I read this book in one day and found it easy to read and assimilate the information as it is set out in chapters with lots of dot points for easier reference. The illustrations are clear and easy to understand and most difficult medical terminology is explained so the average reader can understand. Dr. Hart does suggest a lot of supplementation for many conditions, something I personally find daunting because of the expense. However, knowledge always empowers and the reader is free to take from this excellent book whatever they need and the message is pretty clear – get proactive in changing our lifestyles, being more active, being community minded, drinking more water to stay well hydrated, learning new things and getting a good nights sleep will help us all to live longer and hopefully not only keep our brains in good condition longer but our bodies as well. I know this is a book that I will keep referring to in the future.

The Brain Book by Dr. John Hart is available now from Dymocks.

Dymocks Click here

  1. Funny that John Hart is the director of Peptide Clinics, which is an online supplier of ‘performance and image-enhancing medications’. Are these the same type of ‘performance enhancers’ that sports people are in trouble with? Are our health problems caused by a lack of these type of medicines? I do not think so, Karen. Allergic responses are the main causes of demise of our mental health. Five studies have asked the question, “Do any foods consumed in adulthood increase an individual’s risk of going on to develop Parkinson’s Disease?”  Four of the five studies identified the same food- dairy.
    1(Chen H, Zhang SM, Hernan MA, Willett WC, Ascherio A. Diet and Parkinson’s disease: a potential role of dairy products in men. Ann Neurol 2002;52(6):793-801.)
    2(Park M, Ross GW, Petrovitch H, et al. Consumption of milk and calcium in midlife and the future risk of Parkinson disease. Neurology 2005;64(6):1047-1051.)
    3(Chen H, O’Reilly E, McCullough ML, et al. Consumption of dairy products and risk of Parkinson’s disease. Am J Epidemiol 2007;165(9):998-1006.)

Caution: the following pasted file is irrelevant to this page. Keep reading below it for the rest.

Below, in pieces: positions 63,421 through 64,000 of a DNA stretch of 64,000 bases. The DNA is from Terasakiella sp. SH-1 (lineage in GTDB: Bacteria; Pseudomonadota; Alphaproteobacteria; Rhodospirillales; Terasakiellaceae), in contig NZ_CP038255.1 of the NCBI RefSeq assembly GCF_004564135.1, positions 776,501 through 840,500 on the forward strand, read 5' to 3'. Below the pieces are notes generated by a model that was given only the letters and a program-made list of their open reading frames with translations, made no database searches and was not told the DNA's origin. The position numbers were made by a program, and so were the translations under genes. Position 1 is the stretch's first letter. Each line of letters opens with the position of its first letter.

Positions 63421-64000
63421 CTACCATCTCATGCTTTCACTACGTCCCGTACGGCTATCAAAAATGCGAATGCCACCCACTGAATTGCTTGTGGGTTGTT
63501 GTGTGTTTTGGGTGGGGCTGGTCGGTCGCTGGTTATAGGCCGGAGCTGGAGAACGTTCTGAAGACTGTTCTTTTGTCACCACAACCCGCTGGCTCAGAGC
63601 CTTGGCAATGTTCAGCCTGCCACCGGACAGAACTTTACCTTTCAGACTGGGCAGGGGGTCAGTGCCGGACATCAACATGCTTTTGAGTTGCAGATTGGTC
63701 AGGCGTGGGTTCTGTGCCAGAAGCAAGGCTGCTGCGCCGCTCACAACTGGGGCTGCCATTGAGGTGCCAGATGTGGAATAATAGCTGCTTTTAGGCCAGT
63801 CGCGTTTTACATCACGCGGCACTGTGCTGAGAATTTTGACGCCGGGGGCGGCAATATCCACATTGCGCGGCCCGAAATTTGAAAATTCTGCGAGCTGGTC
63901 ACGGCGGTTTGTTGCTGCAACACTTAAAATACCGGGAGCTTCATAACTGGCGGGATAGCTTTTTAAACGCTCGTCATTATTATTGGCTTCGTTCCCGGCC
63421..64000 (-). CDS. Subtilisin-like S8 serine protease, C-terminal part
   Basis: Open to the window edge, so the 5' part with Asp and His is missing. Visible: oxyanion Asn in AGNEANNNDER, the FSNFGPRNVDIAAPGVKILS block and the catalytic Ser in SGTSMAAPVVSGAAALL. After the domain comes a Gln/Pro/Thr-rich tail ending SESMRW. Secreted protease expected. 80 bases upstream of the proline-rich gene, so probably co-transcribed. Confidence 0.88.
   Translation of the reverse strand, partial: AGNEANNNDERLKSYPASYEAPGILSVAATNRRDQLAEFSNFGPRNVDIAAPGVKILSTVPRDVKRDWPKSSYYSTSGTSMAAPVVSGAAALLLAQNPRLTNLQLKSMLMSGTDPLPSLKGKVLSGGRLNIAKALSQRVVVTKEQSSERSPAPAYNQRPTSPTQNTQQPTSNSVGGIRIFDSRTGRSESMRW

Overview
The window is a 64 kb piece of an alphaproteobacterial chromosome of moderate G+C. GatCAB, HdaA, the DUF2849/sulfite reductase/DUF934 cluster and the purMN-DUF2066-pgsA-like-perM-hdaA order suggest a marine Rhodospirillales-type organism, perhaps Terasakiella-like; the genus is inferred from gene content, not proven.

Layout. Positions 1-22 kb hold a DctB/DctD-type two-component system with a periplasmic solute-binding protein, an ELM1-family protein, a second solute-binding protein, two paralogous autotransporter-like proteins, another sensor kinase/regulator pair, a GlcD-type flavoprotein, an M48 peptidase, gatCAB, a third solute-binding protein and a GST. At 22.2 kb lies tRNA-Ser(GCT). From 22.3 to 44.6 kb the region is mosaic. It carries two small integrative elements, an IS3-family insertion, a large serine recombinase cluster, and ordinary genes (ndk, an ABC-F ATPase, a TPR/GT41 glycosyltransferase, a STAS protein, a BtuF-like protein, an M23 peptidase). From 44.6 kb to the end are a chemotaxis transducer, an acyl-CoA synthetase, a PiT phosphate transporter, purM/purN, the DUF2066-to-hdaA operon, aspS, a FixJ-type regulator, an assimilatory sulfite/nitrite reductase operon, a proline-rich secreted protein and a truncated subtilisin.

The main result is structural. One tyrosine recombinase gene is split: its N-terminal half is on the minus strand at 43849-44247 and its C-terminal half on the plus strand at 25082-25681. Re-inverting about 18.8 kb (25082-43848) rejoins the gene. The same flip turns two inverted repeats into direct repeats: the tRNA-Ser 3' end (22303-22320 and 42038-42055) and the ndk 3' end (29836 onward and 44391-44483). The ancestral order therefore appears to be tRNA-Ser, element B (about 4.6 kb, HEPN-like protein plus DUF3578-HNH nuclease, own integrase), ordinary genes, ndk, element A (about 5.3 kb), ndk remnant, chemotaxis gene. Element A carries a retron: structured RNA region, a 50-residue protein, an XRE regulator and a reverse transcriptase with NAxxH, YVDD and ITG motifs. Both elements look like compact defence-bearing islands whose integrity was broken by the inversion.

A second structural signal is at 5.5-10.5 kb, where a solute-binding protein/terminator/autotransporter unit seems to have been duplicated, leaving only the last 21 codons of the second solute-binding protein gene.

4(Kyrozis A, Ghika A, Stathopoulos P, Vassilopoulos D, Trichopoulos D, Trichopoulou A. Dietary and lifestyle variables in relation to incidence of Parkinson’s disease in Greece. Eur J Epidemiol 2013.)

    Lactase is the enzyme in your gut that breaks down the milk sugar lactose. Approximately 50% of elderly are lactase deficient, meaning your body has decided it is time to stop breaking down lactose into glucose and galactose. The liver converts glucose into glycogen, which is the fuel for the brain. Without this fuel the brain starts to malfunction.. Insulin, produced by the islets of Langerhans, is not effective in converting undigested sugars like lactose!
    Resistance to insulin plays a large role in the onset of mental health diseases, not only of PD, but also of Alzheimer’s and other forms of dementia. People that have insulin resistance, in particular those with type 2 diabetes have an increased risk of suffering from Alzheimer’s disease estimated to be between 50% and 65% higher.
    This is the reason that Type 3 diabetes is a title that has been proposed for Alzheimer’s disease which results from resistance to insulin in the brain.
    In one study, 9/10 lactose deficient individuals had evidence of small intestinal fungal overgrowth like Candida Albicans. In PD, those with fungal overgrowth tend to have a more severe disease.  A large study in Taiwan just revealed individuals with irritable bowel syndrome (IBS) have an almost 50% increased risk of developing PD!

    • Peptides are legal for anybody to use provided they have a doctor’s prescription. Athletes using performance-enhancing peptides whose governing body subscribes to the World Anti-doping Association’s guidelines will be censored by their sporting association only, because the peptides work, and for them it would be an unfair advantage.
      No where in The Brain Book are peptides mentioned, at all.
      There are many causes of brain ageing. Most of them are discussed in the book.

Leave a Reply

Your email address will not be published. Required fields are marked *